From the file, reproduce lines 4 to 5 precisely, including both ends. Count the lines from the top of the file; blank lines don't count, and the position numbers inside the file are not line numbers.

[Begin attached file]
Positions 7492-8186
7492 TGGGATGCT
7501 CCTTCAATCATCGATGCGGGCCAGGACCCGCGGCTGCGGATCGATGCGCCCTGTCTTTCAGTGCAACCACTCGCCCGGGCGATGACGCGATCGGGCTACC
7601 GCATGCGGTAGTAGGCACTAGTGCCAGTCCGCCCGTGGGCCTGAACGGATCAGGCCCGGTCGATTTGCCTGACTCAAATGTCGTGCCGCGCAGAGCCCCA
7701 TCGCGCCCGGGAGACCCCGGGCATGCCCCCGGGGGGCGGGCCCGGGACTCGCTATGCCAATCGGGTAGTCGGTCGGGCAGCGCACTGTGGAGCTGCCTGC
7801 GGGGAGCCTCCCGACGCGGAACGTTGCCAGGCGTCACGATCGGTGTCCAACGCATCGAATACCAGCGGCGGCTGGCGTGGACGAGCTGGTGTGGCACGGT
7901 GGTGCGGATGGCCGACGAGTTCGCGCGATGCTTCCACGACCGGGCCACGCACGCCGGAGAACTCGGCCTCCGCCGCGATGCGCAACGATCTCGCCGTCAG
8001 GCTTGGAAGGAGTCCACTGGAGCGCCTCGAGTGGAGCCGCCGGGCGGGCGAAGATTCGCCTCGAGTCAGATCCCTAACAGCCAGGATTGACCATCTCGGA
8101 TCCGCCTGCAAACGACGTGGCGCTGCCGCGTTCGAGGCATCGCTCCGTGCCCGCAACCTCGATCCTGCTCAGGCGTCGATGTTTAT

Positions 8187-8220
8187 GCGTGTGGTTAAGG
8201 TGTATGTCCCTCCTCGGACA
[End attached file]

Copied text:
7601 GCATGCGGTAGTAGGCACTAGTGCCAGTCCGCCCGTGGGCCTGAACGGATCAGGCCCGGTCGATTTGCCTGACTCAAATGTCGTGCCGCGCAGAGCCCCA
7701 TCGCGCCCGGGAGACCCCGGGCATGCCCCCGGGGGGCGGGCCCGGGACTCGCTATGCCAATCGGGTAGTCGGTCGGGCAGCGCACTGTGGAGCTGCCTGC